The transition from one house to another was a lot like a revolving door. In this simile, the revolving door was middle school, which will make sense in other ways to those who’ve been. The revolving door called for Genie and me to gather our essentials: the items from my Mom’s house without redundancies at Dad’s, in the morning. For me, this was as easy as picking up a Dragonlance novel. For Genie, the gathering was a bit of a process.
Genie’s processes were tedious affairs governed by an arcane array of regulations, any one of which could, if broken, set the whole thing off the rails and force Genie to restart back at one. Do not pass go, do not collect 200 dollars and certainly do not get to school on time. The process of getting dressed and gathering her stuff and getting in the car was long and complex and to recount the whole thing here would really just be kind of a lot so here’s a small taste:
Step 1. Genie put a pair of white tennis shoes on the exact same spot of carpet at the foot of her bed
Step 2. Genie picked the correct pair of many identical pairs of white crew socks from the top drawer of her chest of drawers and sat at the foot of her bed
Step 3. Genie pulled her white crew socks all the way up each leg to the hollow just below her kneecap
Step 4. Genie pulled the toe of her sock down and away from her foot and then folded the sock back over her toe
Step 5. Genie pressed the top of the folded sock down and slid her foot into the aforementioned white tennis shoe
Step 6. Genie paired the bowed laces of her tennis shoe before folding them into a single, bunny-eared, knot
The process ran long on Wednesday mornings. In addition to getting on her shoes, Genie had to gather all her small comforts—stuffed animals, favorite DVDs, her special pillow of course—and arrange them just so in her backpack. Every Wednesday my little sister brought her pillow and stuffed animals to school and our parents still wondered why she didn’t have any friends.
Wednesday morning to Saturday evening was my Dad’s time. Saturday evening to Wednesday morning was my Mom’s. The divorce split the week more or less down the middle for Genie and me, but it was OK because even though we were middle schoolers we were still human beings and human beings got used to things. Even though they might do their best to convince you otherwise, never forget that middle schoolers are human beings.
4b. The kiss
The Wednesday before the Saturday my Mom died I saw something I shouldn’t have seen which was an occupational hazard for a middle schooler as adults tend to tuck their tiny intimacies just out of sight and middle schoolers are talented seekers of the “shouldn’t”. I was no different, but; this was an accident. I just wanted some water.
We ate dinner over at the Redfieldson’s often at this point, a habit that started as an occasion before picking up steam and fully blossoming into a routine. After dinner Genie, Trent, Taylor, and I helped clean the kitchen before we all retired to Trent’s room for a movie. During one of these movies (it was either My Favorite Martian or Surf Ninjas, either way, Genie lost out. Genie wasn’t as keen on aliens and ninjas as we were) I went to the kitchen for a cup of water and I saw her fingers laced up together on the nape of Dad’s neck in a familiar way. Dad held Heidi for a moment and I knew they were kissing by the gentle stirring motions their heads made. When they realized I was standing there, Heidi turned toward the fridge without looking at me and got out a near-empty bottle of chardonnay while Dad pretended nothing was going on by asking me something so innocuous it doesn’t bear repeating.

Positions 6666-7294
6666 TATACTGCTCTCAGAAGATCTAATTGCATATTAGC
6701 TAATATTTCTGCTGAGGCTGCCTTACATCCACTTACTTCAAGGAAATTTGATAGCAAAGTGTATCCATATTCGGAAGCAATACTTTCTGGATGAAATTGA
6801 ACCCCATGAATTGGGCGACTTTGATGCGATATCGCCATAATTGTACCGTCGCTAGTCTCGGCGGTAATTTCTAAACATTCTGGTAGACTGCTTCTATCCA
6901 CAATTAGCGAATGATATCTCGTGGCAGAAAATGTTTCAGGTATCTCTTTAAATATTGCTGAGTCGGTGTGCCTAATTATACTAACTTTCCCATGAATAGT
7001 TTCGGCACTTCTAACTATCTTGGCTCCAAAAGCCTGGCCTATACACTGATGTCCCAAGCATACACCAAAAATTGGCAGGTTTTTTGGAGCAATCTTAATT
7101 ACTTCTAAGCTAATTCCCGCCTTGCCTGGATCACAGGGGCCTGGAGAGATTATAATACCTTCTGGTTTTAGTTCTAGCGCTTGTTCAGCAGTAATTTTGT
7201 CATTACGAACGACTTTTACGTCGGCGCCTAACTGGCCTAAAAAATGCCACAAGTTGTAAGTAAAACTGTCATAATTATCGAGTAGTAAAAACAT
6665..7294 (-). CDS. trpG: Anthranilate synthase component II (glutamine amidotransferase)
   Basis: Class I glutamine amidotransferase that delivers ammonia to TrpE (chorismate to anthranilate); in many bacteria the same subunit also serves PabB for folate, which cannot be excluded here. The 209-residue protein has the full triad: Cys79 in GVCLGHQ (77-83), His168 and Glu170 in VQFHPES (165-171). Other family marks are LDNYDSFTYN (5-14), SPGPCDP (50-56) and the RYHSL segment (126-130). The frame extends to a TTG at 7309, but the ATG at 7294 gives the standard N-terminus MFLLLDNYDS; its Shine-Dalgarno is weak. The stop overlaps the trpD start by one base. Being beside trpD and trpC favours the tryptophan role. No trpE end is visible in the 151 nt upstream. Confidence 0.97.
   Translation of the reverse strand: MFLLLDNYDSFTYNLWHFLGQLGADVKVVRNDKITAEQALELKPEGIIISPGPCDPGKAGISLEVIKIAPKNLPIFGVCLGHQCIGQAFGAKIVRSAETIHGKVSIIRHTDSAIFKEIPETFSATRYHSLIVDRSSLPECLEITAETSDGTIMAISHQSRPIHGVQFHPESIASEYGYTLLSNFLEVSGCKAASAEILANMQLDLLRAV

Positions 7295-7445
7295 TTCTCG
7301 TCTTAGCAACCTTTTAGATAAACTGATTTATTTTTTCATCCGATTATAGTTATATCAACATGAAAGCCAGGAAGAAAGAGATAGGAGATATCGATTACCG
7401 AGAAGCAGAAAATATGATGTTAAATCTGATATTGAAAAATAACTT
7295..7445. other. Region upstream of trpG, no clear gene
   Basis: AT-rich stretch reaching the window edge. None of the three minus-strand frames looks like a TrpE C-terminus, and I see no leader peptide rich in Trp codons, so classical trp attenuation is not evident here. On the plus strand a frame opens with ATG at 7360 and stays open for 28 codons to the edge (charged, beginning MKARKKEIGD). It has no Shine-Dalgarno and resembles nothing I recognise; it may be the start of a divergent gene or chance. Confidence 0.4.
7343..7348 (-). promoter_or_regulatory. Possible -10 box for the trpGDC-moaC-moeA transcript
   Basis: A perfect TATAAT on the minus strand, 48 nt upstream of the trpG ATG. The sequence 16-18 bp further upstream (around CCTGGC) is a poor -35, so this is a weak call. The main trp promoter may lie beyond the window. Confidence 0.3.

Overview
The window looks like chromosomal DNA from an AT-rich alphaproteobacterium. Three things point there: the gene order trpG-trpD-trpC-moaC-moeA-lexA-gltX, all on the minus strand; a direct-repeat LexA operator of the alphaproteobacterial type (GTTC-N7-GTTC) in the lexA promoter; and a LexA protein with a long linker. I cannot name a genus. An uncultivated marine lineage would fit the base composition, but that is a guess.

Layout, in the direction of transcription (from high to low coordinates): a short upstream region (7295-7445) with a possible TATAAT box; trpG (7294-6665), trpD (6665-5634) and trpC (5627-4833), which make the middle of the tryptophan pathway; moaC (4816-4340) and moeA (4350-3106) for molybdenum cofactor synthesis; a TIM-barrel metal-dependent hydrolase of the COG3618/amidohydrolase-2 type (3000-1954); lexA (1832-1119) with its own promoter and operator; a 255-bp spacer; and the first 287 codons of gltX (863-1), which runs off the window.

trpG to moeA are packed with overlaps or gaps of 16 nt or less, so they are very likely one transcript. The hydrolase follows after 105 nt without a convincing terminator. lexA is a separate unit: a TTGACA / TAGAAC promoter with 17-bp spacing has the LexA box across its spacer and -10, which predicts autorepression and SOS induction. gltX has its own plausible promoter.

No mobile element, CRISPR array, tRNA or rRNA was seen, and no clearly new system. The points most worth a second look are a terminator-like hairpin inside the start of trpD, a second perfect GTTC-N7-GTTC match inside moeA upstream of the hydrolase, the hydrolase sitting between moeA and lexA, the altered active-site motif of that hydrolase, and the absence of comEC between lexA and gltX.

I didn’t tell Genie.
We stayed at the Redfieldsons’ that night. The movie ran late and we stayed over there even though it was a school night. Dad lived just down the road and he went home for appearances’ sake. When he picked us up in the morning, Thursday morning, Genie didn’t have her pillow.
Thursday morning, two days before my Mom died, and we were waiting in line at the McDonald’s drive-thru when Genie asked, “Dad, why are we going over to The Redfieldson’s all the time?”
I was riding shotgun, an unexpected bonus of divorce is you get to play shotgun for front-seat privileges more often, and Genie was in the back, the usual arrangement because I was ruthless caller of “shotgun” and even when Genie tried to “blitz” I was much faster and always beat her to the door. I knew her question’s answer—I’d seen them kiss. But I was curious to see how Dad would field the question from his pathologically oblivious daughter. He could’ve lied. He could’ve said anything and Genie would’ve accepted it, but…he hesitated. Instead of a lie, instead of the truth, instead of a soft version of either, Dad hesitated. Hesitation can sometimes be more of an answer than the truth. It was enough—enough for me anyway. The hesitation was all I needed to confirm what I already knew so when he didn’t say anything for just long enough I jumped in with, “because it’s fun” and somehow that seemed to satisfy everyone.